There are a number of laws in California to take effect that will affect schools in 2020 while the future of Porterville Unified School District’s elementary schools will be greatly decided by two bond measures in March.
One of the bond measures is the largest in state history at the state level while the other is a local bond measure approved by the Porterville Unified School District board.
The PUSD board approved to place a $33.4 million bond measure on the ballot in March for the district’s voters to consider. The board measure will need 55 percent approval. The district has stated a community household survey has found 55 percent or more support for elementary school improvements but whether 55 percent will actually vote to approve the bond is another matter.
The bond would be used to modernize the district’s elementary and middle schools and to make them ADA compliant. District officials have stated all of the district’s elementary and middle schools would benefit from the bond.
The State Legislature also approved the largest bond in state history, a $15 billion bond measure. But instead of going to new school construction, the bond will be used for the modernization of decaying schools, so the PUSD bond falls in line with that measure.
PUSD hopes if the state bond passes on March 3 that it will receive matching funds from that bond. So voters in the district will have two bond measures — the state and local bond measures – to consider.
K-12 schools, community colleges and four-year colleges would benefit from the state bond, with $9 billion going to K-12 schools.
Other new laws include overhauling the state’s charter schools. As a result of the new law, all charter school teachers will have to hold a state teaching credential.
Local school boards will also be given more authority to deny charters for future proposed charter schools, although those seeking those charters can still appeal at the state and county level.
And the new law also makes it easier for high-performing charter schools to stay open. Charter schools will also have to operate within the boundaries of their authorizing districts.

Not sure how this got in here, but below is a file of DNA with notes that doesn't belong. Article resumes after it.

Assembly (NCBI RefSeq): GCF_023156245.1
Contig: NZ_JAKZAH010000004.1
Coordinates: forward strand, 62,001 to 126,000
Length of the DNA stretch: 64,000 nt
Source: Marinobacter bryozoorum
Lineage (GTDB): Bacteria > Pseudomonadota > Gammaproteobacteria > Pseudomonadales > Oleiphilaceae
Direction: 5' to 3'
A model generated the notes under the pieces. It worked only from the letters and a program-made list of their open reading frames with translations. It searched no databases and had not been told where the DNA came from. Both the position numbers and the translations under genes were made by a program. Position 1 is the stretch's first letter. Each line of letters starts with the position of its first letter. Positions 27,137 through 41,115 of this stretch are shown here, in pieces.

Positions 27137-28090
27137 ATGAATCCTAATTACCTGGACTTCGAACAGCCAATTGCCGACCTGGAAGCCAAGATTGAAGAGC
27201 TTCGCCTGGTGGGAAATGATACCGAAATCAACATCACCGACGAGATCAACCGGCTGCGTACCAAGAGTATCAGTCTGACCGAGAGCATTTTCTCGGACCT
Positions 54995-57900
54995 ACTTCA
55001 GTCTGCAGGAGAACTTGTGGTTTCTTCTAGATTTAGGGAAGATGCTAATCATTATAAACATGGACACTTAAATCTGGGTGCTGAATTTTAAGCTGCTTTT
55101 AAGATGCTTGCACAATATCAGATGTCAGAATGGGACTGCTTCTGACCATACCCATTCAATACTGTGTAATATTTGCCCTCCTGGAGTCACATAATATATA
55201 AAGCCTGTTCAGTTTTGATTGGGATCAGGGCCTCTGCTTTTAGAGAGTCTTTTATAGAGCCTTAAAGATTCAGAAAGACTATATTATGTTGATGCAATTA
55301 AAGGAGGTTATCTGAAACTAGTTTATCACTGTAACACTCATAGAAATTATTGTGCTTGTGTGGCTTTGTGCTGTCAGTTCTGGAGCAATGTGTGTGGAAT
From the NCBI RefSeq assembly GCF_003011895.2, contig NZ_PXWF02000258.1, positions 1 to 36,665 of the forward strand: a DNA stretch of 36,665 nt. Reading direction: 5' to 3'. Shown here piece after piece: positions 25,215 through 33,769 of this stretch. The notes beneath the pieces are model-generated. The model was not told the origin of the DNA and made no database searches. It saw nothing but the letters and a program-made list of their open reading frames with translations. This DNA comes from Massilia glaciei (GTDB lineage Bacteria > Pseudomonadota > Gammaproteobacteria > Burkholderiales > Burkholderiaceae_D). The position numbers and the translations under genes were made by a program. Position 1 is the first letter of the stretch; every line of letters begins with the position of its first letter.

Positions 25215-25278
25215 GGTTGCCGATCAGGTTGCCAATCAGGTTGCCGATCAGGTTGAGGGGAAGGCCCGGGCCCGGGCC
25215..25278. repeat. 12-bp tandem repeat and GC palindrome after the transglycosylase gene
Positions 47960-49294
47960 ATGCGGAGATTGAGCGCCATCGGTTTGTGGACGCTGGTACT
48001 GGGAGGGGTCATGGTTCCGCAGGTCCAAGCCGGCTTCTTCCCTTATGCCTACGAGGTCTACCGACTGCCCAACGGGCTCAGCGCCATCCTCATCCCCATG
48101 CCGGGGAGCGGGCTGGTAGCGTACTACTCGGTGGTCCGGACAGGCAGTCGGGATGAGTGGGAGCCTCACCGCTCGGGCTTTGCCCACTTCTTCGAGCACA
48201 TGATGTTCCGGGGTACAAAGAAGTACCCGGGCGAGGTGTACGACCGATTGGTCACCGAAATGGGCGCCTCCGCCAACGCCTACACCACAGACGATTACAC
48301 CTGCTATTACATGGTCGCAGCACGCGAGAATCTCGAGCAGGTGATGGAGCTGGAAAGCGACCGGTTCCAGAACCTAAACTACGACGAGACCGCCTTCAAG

Another new law will also phase in mandatory later start times for middle and high school students. The law that will require high schools to start their day no earlier than 8:30 a.m. And middle schools to start their day no earlier than 8 will be phased in over three years. Rural schools will receive an exemption, but it’s unclear what exactly defines a rural school.
Another law requires the State Department of Education by July to create resources for schools to use to train staff how to support LGBTQ students. Teachers wouldn’t be required to go through training, but schools would be “encouraged” to train teachers every two years.
Another law is designed to provide stability to the state’s 100,000 migrant students. Migrant students will be allowed to continue to attend a school they had been attending even if their families move during the school year.
A law for the State Board of Education to adopt an ethnic studies curriculum has basically been placed on hold. The deadline for the curriculum to be adopted was supposed to be this spring, but state leaders decided more time was needed.
Another law re-emphasizes it’s explicitly illegal for schools to withhold lunch from students because of finances to stop what has been called school-lunch shaming.
And virtually all school districts have addresses the use of smartphones at schools, another law allows local school boards to ban or limit students’ use of smartphones at school except for emergencies or medical reasons.